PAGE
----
Cold months are the perfect time to eat a hot steaming bowl of ramen. Miso ramen is especially hearty and rich. Our recipe uses ample portions of ginger, garlic, and sake. They will definitely warm you up from the inside out.
It is very different from the lighter styles of ramen eaten in Japanese food culture during the summer. With this authentic Japanese food recipe for hearty miso butter ramen, you will quickly learn how to make a delicious and healthy meal that will satisfy and warm up the whole family. Let’s get started!
Miso ramen comes from Hokkaido. Because Hokkaido is the northernmost prefecture of Japan, it gets very cold in the winter and so they created a heartier and thicker version of ramen noodles using miso to stay warm. Corn and milk butter are specialty foods of Hokkaido as well, so you often see miso ramen garnished with corn and butter. The pork base makes Hokkaido-style ramen extra rich and the miso and sake give the dish a burst of umami flavor that will light up your taste buds. Because Hokkaido is often snowy in the winter season, they tend to use the thick and curly variety of ramen noodles, which hold more warmth and are more filling.
Kotteri Ramen vs. Assari Ramen
Ramen broth is usually classified as kotteri, assari, or somewhere in the middle according to its heaviness. Kotteri means rich and thick flavor, and assari means light flavor. Miso and tonkotsu ramen tend to be classified as kotteri, whereas saltier flavors are assari. Shoyu (soy sauce) often stands somewhere in the middle between kotteri and assari.
Another difference is that kotteri broths tend to be milky or opaque, while assari broths tend to be clear and thinner. When learning to cook traditional Japanese food recipes like this miso ramen it is very helpful to experiment with different broth styles to see if you like kotteri or assari better, or maybe you love them both!
About Ramen Noodles
One of the simplest types of noodle in Japanese culture and traditions, ramen noodles are made simply from wheat flour, salt, water, and kansui, an alkaline water base which makes the noodle more “bouncy.” While in the West, most people are familiar with the dried ramen noodles that come in packages, in Japan real ramen in restaurants is almost always made from fresh, handmade noodles. Ramen noodles come in many shapes and sizes, from thick to thin, straight to wavy. Just remember to always slurp up your noodles with gusto to show how much you love them!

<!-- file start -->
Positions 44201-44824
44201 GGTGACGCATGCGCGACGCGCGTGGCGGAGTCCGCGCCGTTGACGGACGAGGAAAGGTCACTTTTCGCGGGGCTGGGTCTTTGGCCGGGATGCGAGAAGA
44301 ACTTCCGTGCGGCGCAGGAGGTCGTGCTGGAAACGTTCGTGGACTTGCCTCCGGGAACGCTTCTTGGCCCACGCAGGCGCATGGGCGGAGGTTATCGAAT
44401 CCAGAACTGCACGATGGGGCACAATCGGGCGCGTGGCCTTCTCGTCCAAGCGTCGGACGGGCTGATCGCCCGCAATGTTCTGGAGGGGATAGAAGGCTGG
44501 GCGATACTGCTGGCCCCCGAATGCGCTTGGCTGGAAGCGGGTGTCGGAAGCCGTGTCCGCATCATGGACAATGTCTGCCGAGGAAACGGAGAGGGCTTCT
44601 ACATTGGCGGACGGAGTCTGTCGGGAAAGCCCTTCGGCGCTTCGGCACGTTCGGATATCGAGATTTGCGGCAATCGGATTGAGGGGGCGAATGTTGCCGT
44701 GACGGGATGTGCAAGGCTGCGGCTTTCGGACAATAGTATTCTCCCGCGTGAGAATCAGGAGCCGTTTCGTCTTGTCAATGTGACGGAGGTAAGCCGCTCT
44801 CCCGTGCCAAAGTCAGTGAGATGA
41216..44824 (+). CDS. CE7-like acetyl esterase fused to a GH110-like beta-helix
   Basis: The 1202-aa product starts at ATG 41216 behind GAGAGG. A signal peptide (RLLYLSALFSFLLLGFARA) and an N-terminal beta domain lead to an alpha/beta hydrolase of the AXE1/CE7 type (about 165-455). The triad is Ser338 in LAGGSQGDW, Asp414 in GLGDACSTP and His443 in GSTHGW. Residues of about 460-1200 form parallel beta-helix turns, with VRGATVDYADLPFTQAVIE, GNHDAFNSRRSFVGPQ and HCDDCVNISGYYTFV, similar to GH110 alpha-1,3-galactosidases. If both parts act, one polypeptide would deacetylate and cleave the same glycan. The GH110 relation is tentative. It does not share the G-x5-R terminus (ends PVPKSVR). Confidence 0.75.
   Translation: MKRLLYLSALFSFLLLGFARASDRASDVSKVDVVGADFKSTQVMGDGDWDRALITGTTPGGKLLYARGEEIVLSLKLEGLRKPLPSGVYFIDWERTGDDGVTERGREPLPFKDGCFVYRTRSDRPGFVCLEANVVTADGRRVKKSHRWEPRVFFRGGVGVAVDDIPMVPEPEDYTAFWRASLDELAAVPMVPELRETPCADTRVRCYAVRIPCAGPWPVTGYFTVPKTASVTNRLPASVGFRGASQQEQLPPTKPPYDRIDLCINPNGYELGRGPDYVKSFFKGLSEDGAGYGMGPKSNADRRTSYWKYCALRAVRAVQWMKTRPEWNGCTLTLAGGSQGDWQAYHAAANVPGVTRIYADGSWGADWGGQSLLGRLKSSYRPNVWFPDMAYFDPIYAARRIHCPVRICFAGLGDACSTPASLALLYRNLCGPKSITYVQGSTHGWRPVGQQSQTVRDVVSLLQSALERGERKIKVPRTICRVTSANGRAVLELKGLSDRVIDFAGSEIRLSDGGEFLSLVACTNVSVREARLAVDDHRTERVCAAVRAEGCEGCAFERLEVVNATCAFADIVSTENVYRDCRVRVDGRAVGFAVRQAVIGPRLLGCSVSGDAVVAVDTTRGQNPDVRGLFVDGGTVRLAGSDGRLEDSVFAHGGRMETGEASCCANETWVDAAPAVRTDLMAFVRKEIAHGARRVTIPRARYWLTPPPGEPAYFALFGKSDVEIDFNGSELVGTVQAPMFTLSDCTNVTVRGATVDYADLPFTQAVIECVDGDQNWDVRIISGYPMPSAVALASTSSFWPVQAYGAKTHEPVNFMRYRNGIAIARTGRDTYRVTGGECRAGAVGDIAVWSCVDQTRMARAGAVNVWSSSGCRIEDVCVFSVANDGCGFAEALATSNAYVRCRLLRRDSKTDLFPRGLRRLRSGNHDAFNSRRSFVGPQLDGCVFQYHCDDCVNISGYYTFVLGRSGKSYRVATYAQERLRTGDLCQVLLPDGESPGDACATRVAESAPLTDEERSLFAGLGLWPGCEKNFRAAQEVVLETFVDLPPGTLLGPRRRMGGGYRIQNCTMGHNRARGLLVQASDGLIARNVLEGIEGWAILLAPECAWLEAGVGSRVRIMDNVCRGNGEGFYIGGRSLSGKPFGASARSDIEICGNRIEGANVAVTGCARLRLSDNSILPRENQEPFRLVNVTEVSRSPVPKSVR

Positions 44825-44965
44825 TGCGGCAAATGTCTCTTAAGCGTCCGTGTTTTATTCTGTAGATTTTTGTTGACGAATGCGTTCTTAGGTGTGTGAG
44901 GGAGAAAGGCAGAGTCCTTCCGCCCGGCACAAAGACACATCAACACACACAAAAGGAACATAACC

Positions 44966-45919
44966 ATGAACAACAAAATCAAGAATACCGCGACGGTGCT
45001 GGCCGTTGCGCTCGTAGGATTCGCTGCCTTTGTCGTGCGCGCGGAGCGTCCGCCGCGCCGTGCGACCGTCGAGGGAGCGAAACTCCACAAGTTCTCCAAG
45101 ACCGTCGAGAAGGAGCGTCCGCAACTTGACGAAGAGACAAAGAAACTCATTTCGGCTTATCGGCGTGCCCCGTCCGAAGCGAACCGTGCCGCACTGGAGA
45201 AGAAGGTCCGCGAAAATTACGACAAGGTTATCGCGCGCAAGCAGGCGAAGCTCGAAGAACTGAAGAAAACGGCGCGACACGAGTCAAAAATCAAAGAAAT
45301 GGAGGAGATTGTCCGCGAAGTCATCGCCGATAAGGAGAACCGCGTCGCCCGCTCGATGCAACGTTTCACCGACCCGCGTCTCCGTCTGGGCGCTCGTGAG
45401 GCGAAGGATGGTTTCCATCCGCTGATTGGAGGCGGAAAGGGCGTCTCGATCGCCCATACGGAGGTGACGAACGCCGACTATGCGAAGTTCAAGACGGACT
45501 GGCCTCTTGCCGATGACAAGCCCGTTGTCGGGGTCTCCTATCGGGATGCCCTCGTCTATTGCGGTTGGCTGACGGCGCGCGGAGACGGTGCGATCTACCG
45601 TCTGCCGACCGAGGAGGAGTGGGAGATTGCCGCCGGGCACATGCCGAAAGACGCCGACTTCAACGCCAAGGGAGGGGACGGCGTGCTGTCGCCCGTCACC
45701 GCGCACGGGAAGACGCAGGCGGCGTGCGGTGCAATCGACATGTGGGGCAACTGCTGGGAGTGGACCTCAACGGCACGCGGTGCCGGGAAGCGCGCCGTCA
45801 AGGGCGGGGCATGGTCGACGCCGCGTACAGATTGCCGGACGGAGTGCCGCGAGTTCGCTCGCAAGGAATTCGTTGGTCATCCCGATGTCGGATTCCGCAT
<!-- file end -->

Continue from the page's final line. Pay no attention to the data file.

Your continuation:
- It’s up to you to decide how long you want to cook cabbage. If you want more texture, boil quickly so the cabbage remains hard. If you want the cabbage to melt in your mouth with all the other hearty ingredients, boil it a bit longer. Either way, make sure to drain the cabbage completely otherwise you’ll ruin the broth.
- If you want a bit of a kick, add a good portion of ground pepper on top of the ramen after cooking to finish it up.
- Make sure to melt butter into the broth while eating to get the ultimate richly satisfying experience!
Hearty Miso Butter Ramen
- 2 portion Ramen Noodle
- 3 leaves Cabbage
- 3 Tbsp Corn, canned
- 1 Tbsp Butter (1/2 Tbsp per portion)
- Salt and Pepper
- Olive Oil, for cooking
- 3 oz Ground Pork
- 1 tsp Ginger, grated
- 1 tsp Garlic, grated
- 1 Tbsp Miso
- 1 Tbsp Sake
- 1 Tbsp Consomme Powder
- ½ Tbsp Sugar
- ½ Tbsp Soy Sauce
- 3 1/3 cup Water
- Chop cabbage into square pieces and quickly boil. Drain and set them aside.
- In a pot, heat olive oil over medium heat and cook ground pork, ginger, and garlic together.
- Once pork is done, add the rest of the ingredients of the soup and boil over high heat. Salt and pepper to taste.
- In the meantime, cook ramen noodles as directed on the package. Drain.
- In a ramen bowl, place completely drained ramen noodles and pour in the soup. Garnish with cabbage, corn, and butter.